Many of the lists received made no distinction between Associates and non-Associates, so these divisions were made by the CA Secretary with reference to the members" database. Nine lists were on computer files, two in the form of mailing labels and the other 27 were printed or hand-written. This left us with 650 addresses to copy by hand onto envelopes, which was undertaken by two willing teenagers over a very boring weekend.

The final numbers of questionnaires mailed were:

  • Associates: 1300 (i.e. omitting all who had not paid their 2002 membership and a second questionnaire to two-member households)
  • Non-Associates: 950

The Questionnaire

The questionnaire was drafted, in December 2001, in accordance with the objectives, then circulated to the Marketing Committee for comments and suggestions. Needless to say, it underwent substantial revision. However, it was agreed that its length should be no greater than five sides of A4, so several suggestions for additions had to be rejected. The design of the questionnaire also included certain features to facilitate data input and analysis.

Over Christmas it was tested informally and several questions were revised to make them "work" better. Also, the presentation was completely revised.

A "live" trial, was organised in early January, when the questionnaire was circulated to twenty Surbiton members, along with a "questionnaire on the questionnaire". This went very well and only a little further tweaking was necessary before it went to the printers.

Summary of Responses

Our fears of an inadequate response were unfounded - it was unprecedented in size. At the time, in mid-February, that data input was terminated over 700 had replied, they continued to come in and at the time of preparing this report, in mid-March, 1021 responses had been received and they were still trickling in.

It might be worth briefly pondering why the response was so good. This was not an easy questionnaire to complete; it took most people 15-20 minutes and it pried into some very sensitive areas. However, feedback we received suggested that:

  1. respondents felt a need to support the CA"s efforts to facilitate grants and other initiatives;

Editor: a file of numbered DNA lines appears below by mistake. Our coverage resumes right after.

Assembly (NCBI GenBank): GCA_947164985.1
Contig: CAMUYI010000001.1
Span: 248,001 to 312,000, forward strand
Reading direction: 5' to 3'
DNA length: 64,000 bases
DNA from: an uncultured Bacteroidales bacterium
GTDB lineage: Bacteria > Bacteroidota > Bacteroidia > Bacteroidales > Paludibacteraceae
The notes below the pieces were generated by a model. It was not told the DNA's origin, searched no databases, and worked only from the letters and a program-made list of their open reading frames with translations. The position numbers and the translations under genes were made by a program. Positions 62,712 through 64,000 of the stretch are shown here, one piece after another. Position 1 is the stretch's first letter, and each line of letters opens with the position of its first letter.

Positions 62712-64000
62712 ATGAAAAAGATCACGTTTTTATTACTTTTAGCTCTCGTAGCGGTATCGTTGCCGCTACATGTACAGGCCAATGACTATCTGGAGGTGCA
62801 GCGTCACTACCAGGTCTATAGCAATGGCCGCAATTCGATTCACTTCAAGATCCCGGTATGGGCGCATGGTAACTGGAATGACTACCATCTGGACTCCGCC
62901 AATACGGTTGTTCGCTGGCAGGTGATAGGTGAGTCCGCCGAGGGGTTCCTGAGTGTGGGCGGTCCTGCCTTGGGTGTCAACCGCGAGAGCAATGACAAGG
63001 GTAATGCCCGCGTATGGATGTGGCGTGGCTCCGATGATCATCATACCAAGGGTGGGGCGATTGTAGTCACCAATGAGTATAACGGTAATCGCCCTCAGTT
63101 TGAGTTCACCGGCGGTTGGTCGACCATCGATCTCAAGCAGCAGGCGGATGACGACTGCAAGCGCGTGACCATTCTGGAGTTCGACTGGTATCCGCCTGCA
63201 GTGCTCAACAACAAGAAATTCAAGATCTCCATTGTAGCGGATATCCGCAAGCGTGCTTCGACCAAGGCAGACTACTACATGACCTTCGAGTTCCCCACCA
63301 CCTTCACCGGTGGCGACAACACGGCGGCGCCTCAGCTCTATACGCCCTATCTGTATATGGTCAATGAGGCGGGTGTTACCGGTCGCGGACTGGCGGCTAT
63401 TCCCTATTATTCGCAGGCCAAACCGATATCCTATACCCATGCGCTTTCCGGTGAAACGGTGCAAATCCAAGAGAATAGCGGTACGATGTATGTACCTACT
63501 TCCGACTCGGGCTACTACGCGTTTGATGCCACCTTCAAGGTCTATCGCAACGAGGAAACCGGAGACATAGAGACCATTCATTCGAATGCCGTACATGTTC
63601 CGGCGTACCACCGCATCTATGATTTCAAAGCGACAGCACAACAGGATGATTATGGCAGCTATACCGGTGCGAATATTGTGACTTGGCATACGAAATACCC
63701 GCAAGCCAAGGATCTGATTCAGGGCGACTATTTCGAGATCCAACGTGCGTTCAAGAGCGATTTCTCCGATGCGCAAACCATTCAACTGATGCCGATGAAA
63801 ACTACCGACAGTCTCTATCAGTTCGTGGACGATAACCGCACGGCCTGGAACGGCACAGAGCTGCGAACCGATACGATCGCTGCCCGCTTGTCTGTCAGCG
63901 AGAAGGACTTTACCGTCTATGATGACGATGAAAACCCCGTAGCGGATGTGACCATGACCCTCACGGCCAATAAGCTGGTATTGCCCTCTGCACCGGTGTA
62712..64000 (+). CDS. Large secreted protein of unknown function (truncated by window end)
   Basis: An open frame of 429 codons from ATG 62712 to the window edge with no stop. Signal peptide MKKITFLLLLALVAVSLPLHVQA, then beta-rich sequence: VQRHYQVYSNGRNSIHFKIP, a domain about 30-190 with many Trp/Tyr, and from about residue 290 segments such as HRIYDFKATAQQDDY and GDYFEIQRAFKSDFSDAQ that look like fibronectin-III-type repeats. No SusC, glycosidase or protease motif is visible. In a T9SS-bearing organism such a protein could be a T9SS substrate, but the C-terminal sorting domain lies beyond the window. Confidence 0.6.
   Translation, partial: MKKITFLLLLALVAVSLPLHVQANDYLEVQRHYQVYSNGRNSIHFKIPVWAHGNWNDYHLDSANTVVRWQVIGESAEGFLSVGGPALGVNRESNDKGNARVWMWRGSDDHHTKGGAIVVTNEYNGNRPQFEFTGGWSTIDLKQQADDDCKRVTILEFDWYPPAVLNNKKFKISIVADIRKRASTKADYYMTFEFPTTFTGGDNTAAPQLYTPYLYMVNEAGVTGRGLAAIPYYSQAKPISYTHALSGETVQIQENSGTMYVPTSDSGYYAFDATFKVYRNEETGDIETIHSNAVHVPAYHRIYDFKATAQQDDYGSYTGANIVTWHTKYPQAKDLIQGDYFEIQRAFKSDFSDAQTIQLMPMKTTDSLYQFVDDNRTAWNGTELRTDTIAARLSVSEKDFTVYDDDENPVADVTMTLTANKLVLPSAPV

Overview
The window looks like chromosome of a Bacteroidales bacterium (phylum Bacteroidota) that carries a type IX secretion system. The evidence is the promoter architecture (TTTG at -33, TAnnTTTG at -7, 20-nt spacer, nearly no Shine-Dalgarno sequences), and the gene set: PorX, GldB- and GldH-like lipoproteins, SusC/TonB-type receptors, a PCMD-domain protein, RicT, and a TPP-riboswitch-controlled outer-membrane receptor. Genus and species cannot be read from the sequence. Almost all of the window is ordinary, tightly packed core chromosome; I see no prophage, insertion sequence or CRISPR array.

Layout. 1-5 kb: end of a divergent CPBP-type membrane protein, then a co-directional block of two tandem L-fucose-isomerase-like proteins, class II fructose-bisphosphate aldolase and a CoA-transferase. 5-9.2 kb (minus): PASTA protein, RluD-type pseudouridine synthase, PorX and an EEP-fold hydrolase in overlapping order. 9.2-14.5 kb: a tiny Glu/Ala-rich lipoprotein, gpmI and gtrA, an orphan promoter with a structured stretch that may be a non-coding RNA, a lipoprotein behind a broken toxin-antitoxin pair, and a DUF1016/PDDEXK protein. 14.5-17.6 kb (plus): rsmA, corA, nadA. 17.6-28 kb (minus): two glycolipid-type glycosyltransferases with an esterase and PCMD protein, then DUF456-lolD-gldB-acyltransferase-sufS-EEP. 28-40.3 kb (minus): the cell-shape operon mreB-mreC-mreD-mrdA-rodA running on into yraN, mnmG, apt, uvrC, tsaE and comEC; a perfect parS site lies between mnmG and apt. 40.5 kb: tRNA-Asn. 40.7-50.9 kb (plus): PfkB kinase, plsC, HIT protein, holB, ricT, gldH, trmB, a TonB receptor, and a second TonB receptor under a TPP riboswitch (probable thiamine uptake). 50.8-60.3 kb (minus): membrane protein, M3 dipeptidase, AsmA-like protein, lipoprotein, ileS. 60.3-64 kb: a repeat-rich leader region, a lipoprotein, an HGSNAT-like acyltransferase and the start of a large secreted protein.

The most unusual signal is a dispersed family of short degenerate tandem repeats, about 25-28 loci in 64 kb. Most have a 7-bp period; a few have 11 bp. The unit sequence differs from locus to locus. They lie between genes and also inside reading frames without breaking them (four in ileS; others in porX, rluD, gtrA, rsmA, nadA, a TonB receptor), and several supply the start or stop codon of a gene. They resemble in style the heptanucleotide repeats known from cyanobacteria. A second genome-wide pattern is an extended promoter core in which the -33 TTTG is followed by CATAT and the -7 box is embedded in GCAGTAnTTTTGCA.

2. the Freepost arrangement removed any feeling that it cost them anything (at least anything more than their time);
  3. respondents enjoyed completing the questionnaire (many said so!).

Of the 708 input and analysed, 69% were from associates and 31% from non-Associates. If these rates were continued for the full total then the response rates from Associates was 53% and from non-Associates 33%.

There was concern, too, that we had a representative geographic spread. In order to measure our response against the "universe", we obtained from the CA Secretary an analysis of Associates and non-Associates, by Federation, from the CA database. This is reproduced in Appendix B.

The normal geographic areas in our questionnaire do not correspond exactly with CA Federations. Also, the "no club" category was omitted from our survey.

Given these constraints, and the need for normalisation, the following table shows a summary of the universe vs. our responses:

CA Federations Associates non-Associates   Survey regions Associates non-Associates
London & SE 32% 28%   London + SE 36% 38%
Southern 7% 10%   South Central 9% 9%
South West 24% 25%   SW + West + Wales 24% 25%
East Anglia 12% 8%   East Anglia 9% 9%
East Midlands + West Midlands 9% 11%   Midlands 11% 10%
North West 9% 10%   North West 6% 5%
North + Yorkshire 7% 7%   North East 5% 2%

In other words, the "fit" is very good - there is no significant bias in responses.

Data Input and Analysis

Responds were input into a (very large) Excel spreadsheet.

By means of a variety of techniques - notably sorting and filtering - responses against each question were counted and classified. Where appropriate the raw data was represented graphically using standard Excel charts.

The results of the analysis are presented in section 3 below.

Budget and Costs

The CA Management Committee agreed a budget of £1000 to undertake the survey. With no manpower costs for design, fulfilment, data input and analysis this was all available for expenses, which comprised:

Printing of questionnaires £390 + VAT

1000 2nd-class stamps (for the non-Associates mailing) £190

1000 envelopes and labels £23 + VAT

Paid help to prepare non-Associates mailing £75

Freepost licence £60

Freepost payment for postage on replies (1020) £ 199

Total £937

(VAT was recovered by the CA)